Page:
I met Syrian women activists during the Geneva II peace talks and wrote to the UN Secretary General and Ministers across the world, urging their involvement, and the UK continues to support discussions and training so that women’s groups and civil society have their views represented.

This is essential for there to be an inclusive and durable peace in Syria, and to start to mend the damage that Assad’s brutal war has done to women’s rights in particular.

Not just in Syria, but in the other five focus countries – Afghanistan, Burma, the Democratic Republic of Congo, Libya and Somalia – and across the world, the United Kingdom is committed for the long-term to reducing the terrible impact of conflict on women and to supporting them in bringing peace and stability.

So, I hope this Summit as a whole will create the unstoppable momentum that will end sexual violence in conflict, but that it will also instil in the minds of policy makers from all over the world that without the active and equal participation of women no country can be truly democratic, stable or secure.

That is what we dedicate ourselves to in the British Government.

Remarks by Secretary of State for Defence Philip Hammond

I am delighted to join the Foreign Secretary and Development Secretary today for the launch of the UK National Action Plan on Women, Peace and Security.

I echo the words of the Foreign Secretary - this is a vital opportunity to reaffirm our long-term commitment to reducing the terrible impact of conflict on women and girls around the world….

And I pay tribute to his leadership, and that of the UN Special Envoy, in driving forward this agenda.

The fact we are joined here today by the experts on the panel, and by representatives from countries and continents across the world is a reflection of an increasing consensus that all nations must adopt a zero-tolerance policy on the use of sexual violence as a weapon of war.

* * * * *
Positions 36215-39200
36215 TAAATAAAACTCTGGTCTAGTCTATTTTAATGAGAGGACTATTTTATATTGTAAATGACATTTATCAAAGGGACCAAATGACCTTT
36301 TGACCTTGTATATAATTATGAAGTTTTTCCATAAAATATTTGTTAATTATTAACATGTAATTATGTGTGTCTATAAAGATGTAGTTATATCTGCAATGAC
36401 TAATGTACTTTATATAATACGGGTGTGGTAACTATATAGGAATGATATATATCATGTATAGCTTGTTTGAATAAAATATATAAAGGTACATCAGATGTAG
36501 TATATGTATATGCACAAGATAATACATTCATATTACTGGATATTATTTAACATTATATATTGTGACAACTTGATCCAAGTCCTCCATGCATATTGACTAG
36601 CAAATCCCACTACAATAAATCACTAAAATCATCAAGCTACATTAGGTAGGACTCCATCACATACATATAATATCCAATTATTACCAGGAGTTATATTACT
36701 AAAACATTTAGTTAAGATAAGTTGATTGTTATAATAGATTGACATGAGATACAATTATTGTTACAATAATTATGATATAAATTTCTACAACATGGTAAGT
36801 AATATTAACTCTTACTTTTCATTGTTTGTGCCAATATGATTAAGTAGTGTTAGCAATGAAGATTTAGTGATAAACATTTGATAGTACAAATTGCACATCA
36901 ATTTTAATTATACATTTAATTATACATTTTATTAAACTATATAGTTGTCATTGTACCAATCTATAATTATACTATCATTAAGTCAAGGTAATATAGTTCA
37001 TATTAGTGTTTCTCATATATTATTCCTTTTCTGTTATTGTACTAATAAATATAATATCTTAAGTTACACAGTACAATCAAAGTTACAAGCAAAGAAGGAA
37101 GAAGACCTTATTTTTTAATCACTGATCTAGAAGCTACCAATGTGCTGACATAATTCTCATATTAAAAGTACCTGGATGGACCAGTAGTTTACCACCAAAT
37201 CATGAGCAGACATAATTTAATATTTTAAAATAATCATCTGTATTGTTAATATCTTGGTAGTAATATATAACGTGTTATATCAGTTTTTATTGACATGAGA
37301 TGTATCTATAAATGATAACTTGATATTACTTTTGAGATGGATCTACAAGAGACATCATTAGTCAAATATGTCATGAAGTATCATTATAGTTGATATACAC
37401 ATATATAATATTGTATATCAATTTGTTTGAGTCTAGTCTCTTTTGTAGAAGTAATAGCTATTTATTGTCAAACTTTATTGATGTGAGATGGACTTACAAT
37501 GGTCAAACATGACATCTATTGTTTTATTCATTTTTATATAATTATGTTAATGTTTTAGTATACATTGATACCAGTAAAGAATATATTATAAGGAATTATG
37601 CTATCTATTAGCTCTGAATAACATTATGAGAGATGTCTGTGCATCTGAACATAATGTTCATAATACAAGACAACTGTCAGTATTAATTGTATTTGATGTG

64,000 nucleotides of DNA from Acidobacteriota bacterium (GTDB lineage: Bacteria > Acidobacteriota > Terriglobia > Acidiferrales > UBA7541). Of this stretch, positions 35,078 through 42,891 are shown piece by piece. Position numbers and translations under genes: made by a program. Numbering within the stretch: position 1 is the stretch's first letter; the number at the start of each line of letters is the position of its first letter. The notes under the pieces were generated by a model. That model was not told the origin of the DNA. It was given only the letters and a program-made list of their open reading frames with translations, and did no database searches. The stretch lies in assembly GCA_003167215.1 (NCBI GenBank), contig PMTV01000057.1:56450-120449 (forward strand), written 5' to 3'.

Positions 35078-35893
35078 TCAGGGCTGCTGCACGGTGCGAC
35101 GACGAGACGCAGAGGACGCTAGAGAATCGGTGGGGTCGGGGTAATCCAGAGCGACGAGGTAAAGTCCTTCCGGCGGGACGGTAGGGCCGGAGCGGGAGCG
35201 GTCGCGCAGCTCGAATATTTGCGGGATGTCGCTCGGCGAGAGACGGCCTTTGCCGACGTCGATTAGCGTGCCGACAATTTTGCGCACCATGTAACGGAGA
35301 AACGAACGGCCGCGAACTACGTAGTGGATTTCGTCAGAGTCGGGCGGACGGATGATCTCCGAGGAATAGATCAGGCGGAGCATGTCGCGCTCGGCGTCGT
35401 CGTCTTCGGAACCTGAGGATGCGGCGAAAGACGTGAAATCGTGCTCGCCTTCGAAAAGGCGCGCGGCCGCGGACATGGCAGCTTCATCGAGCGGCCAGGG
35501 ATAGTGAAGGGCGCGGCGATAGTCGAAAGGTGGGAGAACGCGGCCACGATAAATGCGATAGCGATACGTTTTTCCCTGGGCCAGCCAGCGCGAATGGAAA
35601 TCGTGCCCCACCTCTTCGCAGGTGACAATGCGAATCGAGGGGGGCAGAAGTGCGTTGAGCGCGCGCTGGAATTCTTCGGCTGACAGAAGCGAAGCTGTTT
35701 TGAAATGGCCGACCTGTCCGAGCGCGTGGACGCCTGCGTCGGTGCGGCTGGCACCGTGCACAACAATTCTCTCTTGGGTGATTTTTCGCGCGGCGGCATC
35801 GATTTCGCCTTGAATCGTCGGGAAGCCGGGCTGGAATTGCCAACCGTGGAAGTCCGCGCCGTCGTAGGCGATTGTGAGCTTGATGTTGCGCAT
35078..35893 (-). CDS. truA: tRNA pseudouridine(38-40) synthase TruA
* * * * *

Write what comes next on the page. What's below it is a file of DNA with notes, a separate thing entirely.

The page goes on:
Using the reputation of UK military as leverage

The Foreign Secretary has already set out how the UK government is determined to lead from the front on combating sexual violence in conflict. PSVI is a personal passion of his and the agenda has been driven this far by that personal passion.

And UK Defence has a critical part to play.

Respect for human rights and the protection of civilians has been a core part of the training and conduct of our Armed Forces for decades…

inculcated into every single soldier from the most senior commander to the rawest recruit.

And whether our troops are on operations in theatre, on a training mission, or enjoying themselves off-duty, they know the highest standards of conduct will be expected of them.

And it is because of those higher standards of conduct – and the fact that the British Armed Forces are regarded as some of the finest in the world….

…that the training they deliver to foreign forces, including in the vital areas of the Law of Armed Conflict and international humanitarian law, is received with such respect on the ground around the world.

So we are determined to use that powerful leverage to contribute to the battle to end the use of sexual violence as a weapon of war.

This year, for example, we initiated a new training course – based at the Peace Support Operations Training Centre in Sarajevo – to further increase awareness and understanding of sexual violence in conflict.

We are also applying the principles of Prevention of Sexual Violence (psv) in our approach to capacity building on the ground.